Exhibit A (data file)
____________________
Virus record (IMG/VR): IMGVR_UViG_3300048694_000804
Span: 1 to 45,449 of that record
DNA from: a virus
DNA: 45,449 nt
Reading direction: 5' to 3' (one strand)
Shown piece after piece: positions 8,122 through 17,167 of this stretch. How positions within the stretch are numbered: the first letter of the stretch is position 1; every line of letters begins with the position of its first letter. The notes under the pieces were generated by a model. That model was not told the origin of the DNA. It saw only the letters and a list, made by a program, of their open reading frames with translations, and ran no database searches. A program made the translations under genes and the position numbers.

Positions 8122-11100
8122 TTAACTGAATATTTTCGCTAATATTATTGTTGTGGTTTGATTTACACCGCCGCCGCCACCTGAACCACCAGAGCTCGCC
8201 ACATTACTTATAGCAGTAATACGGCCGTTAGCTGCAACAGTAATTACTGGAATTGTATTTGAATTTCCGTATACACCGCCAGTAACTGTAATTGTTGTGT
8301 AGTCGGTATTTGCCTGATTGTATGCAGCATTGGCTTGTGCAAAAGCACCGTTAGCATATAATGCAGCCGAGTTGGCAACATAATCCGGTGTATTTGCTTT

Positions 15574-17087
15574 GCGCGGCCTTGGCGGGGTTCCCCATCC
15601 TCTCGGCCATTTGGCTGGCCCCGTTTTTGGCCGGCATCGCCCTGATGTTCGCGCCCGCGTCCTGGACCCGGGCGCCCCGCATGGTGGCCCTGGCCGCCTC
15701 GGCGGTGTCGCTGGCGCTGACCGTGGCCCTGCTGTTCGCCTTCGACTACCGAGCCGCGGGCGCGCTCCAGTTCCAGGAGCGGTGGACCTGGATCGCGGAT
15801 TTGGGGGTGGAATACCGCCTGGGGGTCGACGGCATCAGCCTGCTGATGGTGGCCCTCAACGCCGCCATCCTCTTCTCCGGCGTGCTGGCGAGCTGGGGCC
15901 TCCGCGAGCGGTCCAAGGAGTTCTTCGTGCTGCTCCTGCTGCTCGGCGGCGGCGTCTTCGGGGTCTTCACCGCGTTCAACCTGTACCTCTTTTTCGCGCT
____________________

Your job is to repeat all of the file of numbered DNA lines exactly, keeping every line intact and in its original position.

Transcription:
Virus record (IMG/VR): IMGVR_UViG_3300048694_000804
Span: 1 to 45,449 of that record
DNA from: a virus
DNA: 45,449 nt
Reading direction: 5' to 3' (one strand)
Shown piece after piece: positions 8,122 through 17,167 of this stretch. How positions within the stretch are numbered: the first letter of the stretch is position 1; every line of letters begins with the position of its first letter. The notes under the pieces were generated by a model. That model was not told the origin of the DNA. It saw only the letters and a list, made by a program, of their open reading frames with translations, and ran no database searches. A program made the translations under genes and the position numbers.

Positions 8122-11100
8122 TTAACTGAATATTTTCGCTAATATTATTGTTGTGGTTTGATTTACACCGCCGCCGCCACCTGAACCACCAGAGCTCGCC
8201 ACATTACTTATAGCAGTAATACGGCCGTTAGCTGCAACAGTAATTACTGGAATTGTATTTGAATTTCCGTATACACCGCCAGTAACTGTAATTGTTGTGT
8301 AGTCGGTATTTGCCTGATTGTATGCAGCATTGGCTTGTGCAAAAGCACCGTTAGCATATAATGCAGCCGAGTTGGCAACATAATCCGGTGTATTTGCTTT

Positions 15574-17087
15574 GCGCGGCCTTGGCGGGGTTCCCCATCC
15601 TCTCGGCCATTTGGCTGGCCCCGTTTTTGGCCGGCATCGCCCTGATGTTCGCGCCCGCGTCCTGGACCCGGGCGCCCCGCATGGTGGCCCTGGCCGCCTC
15701 GGCGGTGTCGCTGGCGCTGACCGTGGCCCTGCTGTTCGCCTTCGACTACCGAGCCGCGGGCGCGCTCCAGTTCCAGGAGCGGTGGACCTGGATCGCGGAT
15801 TTGGGGGTGGAATACCGCCTGGGGGTCGACGGCATCAGCCTGCTGATGGTGGCCCTCAACGCCGCCATCCTCTTCTCCGGCGTGCTGGCGAGCTGGGGCC
15901 TCCGCGAGCGGTCCAAGGAGTTCTTCGTGCTGCTCCTGCTGCTCGGCGGCGGCGTCTTCGGGGTCTTCACCGCGTTCAACCTGTACCTCTTTTTCGCGCT